Jonathan Strange & Mr Norrell
by Susanna Clarke
This came highly recommended to me–I mean, Neil Gaiman adores Susanna Clarke and this novel. That’s really all I need.
Jonathan Strange & Mr Norrell is a very physical experience. I like to tuck books into my bag, but you can’t do this with Jonathan Strange & Mr Norrell. At least, you can’t with the hardback. It’s 782 pages long, and it’s like carrying a child, to be honest. It’s a sensation I haven’t had since reading the Harry Potter series, which is quite fun.
I have described the plot as “Napoleonic wizards!” to everyone who asked, but it’s much more than that. Although, if the phrase “Napoleonic wizards” doesn’t interest you, we may have to stop seeing each other.
This novel is an alternate history fantasy about long defunct English magic’s revival in the 1800s with the arrival of two magicians–the reclusive and controlling Gilbert Norrell, and the dashing and arrogant Jonathan Strange.
Jonathan Strange & Mr Norrell took Susanna Clarke ten years to write, and it shows–the world of Jonathan Strange and Mr. Norrell is obviously a work of love. The fantastical world is fully realized, but it never feels as though Ms. Clarke has thrown something in simply because she invented it. There’s a concreteness to the history she’s come with up that is thoroughly satisfying. I adore such complete worlds.
Clarke uses various footnotes to complete the reader’s knowledge of her fictional world, often telling stories, although there is one glaring case where the footnote could have been added onto the end of the chapter with no harm done. You’ll know it when you see it. Other times, the footnotes add to the bite of the witty writing. I love comedic footnotes. There’s one in Good Omens (by Neil Gaiman and Terry Prachett) that makes me laugh out loud every time I read it–it involves the French shooting a fast food salesman on sight. It’s much funnier in context.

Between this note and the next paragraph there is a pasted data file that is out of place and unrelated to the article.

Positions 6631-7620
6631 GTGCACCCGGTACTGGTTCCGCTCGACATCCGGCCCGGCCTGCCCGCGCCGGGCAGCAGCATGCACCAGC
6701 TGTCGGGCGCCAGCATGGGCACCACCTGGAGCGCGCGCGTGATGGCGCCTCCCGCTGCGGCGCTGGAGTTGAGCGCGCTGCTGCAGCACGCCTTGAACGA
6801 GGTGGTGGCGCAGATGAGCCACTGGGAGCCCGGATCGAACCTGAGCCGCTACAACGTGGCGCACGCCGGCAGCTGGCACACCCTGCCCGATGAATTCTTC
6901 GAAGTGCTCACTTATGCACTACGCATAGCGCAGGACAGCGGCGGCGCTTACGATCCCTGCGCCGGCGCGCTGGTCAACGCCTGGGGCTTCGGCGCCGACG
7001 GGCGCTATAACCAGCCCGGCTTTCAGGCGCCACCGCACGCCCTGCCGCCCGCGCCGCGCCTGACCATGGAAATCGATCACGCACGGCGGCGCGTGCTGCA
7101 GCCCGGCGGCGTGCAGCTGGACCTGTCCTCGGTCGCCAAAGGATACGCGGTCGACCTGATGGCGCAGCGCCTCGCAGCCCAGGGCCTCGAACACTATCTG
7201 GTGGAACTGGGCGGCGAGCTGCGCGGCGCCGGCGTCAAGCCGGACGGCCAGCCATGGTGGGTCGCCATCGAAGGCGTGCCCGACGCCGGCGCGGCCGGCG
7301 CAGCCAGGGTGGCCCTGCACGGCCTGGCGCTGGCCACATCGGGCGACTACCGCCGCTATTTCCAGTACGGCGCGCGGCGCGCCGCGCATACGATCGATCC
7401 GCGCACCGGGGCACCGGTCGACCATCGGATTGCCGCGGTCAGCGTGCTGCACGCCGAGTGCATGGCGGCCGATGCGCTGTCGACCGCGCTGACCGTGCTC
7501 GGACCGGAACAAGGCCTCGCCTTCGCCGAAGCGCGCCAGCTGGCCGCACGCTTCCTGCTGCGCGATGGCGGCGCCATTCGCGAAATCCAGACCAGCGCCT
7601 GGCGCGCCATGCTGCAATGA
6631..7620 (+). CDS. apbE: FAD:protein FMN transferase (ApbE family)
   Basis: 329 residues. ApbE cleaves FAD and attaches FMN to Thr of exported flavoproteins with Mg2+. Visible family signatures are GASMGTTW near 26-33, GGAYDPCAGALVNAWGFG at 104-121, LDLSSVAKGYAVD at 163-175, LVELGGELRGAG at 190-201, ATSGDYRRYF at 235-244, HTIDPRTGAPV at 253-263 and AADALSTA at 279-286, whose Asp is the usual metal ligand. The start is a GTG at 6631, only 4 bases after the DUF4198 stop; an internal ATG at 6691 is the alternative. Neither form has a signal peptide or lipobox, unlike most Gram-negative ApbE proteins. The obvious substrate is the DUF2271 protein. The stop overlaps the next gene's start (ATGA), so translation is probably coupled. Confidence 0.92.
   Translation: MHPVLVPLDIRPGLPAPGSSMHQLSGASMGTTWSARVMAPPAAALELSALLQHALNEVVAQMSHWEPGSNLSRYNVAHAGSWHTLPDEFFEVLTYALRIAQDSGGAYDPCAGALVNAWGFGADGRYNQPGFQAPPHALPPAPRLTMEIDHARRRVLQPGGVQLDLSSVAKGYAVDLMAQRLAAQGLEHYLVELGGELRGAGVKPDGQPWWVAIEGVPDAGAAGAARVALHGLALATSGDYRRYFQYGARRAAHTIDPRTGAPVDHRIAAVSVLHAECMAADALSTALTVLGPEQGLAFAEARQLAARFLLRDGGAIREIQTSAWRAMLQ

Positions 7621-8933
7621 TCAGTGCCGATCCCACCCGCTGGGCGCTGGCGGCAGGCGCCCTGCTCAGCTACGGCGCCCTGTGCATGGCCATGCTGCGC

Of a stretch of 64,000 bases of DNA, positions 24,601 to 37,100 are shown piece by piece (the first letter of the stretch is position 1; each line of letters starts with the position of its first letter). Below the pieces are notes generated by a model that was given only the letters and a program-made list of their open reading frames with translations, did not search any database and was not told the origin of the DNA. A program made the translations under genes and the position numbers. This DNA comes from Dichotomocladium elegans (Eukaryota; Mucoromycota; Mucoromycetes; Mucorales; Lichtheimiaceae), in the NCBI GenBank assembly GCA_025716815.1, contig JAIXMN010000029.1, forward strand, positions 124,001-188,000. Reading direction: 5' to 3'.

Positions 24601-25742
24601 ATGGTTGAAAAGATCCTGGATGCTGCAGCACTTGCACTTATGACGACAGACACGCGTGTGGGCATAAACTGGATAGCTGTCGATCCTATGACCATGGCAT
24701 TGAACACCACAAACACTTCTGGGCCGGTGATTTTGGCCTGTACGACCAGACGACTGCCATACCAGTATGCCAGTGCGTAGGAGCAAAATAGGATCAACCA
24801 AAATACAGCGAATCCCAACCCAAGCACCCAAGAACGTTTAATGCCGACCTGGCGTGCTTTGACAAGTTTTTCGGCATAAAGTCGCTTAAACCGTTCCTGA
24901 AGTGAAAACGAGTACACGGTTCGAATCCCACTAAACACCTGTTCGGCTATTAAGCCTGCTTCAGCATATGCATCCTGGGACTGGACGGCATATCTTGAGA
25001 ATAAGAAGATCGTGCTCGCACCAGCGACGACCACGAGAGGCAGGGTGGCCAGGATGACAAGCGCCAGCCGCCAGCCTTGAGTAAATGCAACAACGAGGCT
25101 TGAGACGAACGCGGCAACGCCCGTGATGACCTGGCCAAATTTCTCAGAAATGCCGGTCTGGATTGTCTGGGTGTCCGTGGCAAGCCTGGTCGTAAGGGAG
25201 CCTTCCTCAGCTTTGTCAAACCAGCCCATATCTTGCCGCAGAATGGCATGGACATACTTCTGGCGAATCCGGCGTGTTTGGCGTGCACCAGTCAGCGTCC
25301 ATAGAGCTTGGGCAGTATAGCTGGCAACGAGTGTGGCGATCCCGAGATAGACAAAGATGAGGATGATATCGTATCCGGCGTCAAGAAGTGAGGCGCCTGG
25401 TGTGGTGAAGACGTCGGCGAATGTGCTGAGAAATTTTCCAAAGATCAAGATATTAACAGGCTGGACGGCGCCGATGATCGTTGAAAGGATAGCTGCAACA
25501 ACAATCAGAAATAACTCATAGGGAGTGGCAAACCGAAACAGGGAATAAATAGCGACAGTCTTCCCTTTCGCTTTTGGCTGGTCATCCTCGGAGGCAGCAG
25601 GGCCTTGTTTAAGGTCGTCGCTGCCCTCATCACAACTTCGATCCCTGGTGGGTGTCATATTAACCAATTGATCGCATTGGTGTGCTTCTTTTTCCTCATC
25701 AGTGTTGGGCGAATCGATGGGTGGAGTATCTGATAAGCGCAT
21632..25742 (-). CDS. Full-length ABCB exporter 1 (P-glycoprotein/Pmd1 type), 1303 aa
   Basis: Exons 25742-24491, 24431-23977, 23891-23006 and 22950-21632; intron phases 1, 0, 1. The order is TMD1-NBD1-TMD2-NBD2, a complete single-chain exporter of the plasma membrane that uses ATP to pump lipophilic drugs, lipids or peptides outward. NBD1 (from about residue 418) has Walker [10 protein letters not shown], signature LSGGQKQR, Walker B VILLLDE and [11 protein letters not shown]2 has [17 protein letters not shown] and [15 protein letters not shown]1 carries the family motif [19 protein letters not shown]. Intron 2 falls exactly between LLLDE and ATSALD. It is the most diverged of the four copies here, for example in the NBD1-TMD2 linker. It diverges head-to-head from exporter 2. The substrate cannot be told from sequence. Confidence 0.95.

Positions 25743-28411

The tone is very dry, and, yes, very much like Jane Austen. The author enjoys taking subtle shots at some of her more ridiculous characters, and the novel is very witty at times. But when Clarke gets into the fussy magic Norrell performs and the later, wild magic Strange performs, the tone turns wondrous and terrifying. There’s also the wonderfully archaic touch of certain words Clarke uses–”chuse” instead of “choose”, “surprize” instead of “surprise”, and “Mr Norrell” instead of “Mr. Norrell”.
It takes a volume for the novel to hit its stride–I barely remember anything but the highlights of Volume I, which are Mr. Norrell’s chief acts of magic. Norrell is not a very interesting character to write about unless he’s interacting and interfering with other magicians, especially Strange. It’s a nice way to get used to Clarke’s subject and tone, but it can drag a bit.
Volume II is infinitely more fascinating, dealing with Strange’s services as a magician during the Napoleonic Wars, and I couldn’t read Volume III fast enough. While reading Volume I is hardly a chore, you’ll remember Volume II and III much, much more.
In such a large fantasy novel, the cast can be equally massive, but the novel manages to keep a center around the same circle, all tied together by Norrell and Strange. Chief among the rest of the cast are Lady Pole, a young woman raised by the dead by Norrell, Stephen Black, a black servant to Lady Pole’s husband, and Arabella Strange. The nominal villain of the piece is only known as “the gentleman with thistledown hair”, a fairy gentleman Norrell barters with to raise Lady Pole from the dead. This gentleman takes horrific delight in twisting the deal, and begins to ensnare others. It is only at the end of the novel that we realize exactly who this gentleman is, although he is never named. I really can’t say anything more without ruining the plot.
The high level of detail is awe inspiring. From the mundane aspects of nineteenth century life to war to magic, everything is finely, but not overly, detailed. I can only imagine the amount of research it required! Strange’s travels in Venice are especially remarkable.
The plot, once Clarke gets down to it in Volume II, is thrilling and suspenseful. There are moments in the novel that are simply shocking, especially the end of Volume II. The end of the novel is more satisfying than I thought it would have been, tying together seemingly unrelated story lines in marvelous ways.
My only criticism is Volume I, really, as it doesn’t quite stand up to the other two volumes. It’s pacing is slow, and, while charming, lacks the power and punch Clarke brings to the other two volumes. It’s not without its merits, but it feels lacking.
Bottom line: A thoroughly satisfying alternative history fantasy, Jonathan Strange & Mr Norrell is an awe inspiring example of meticulous world building. Of the three volumes that make it up, Volume I doesn’t stand up to the other two, but those are more than wonderful enough to make up for it.
I rented this book from the public library.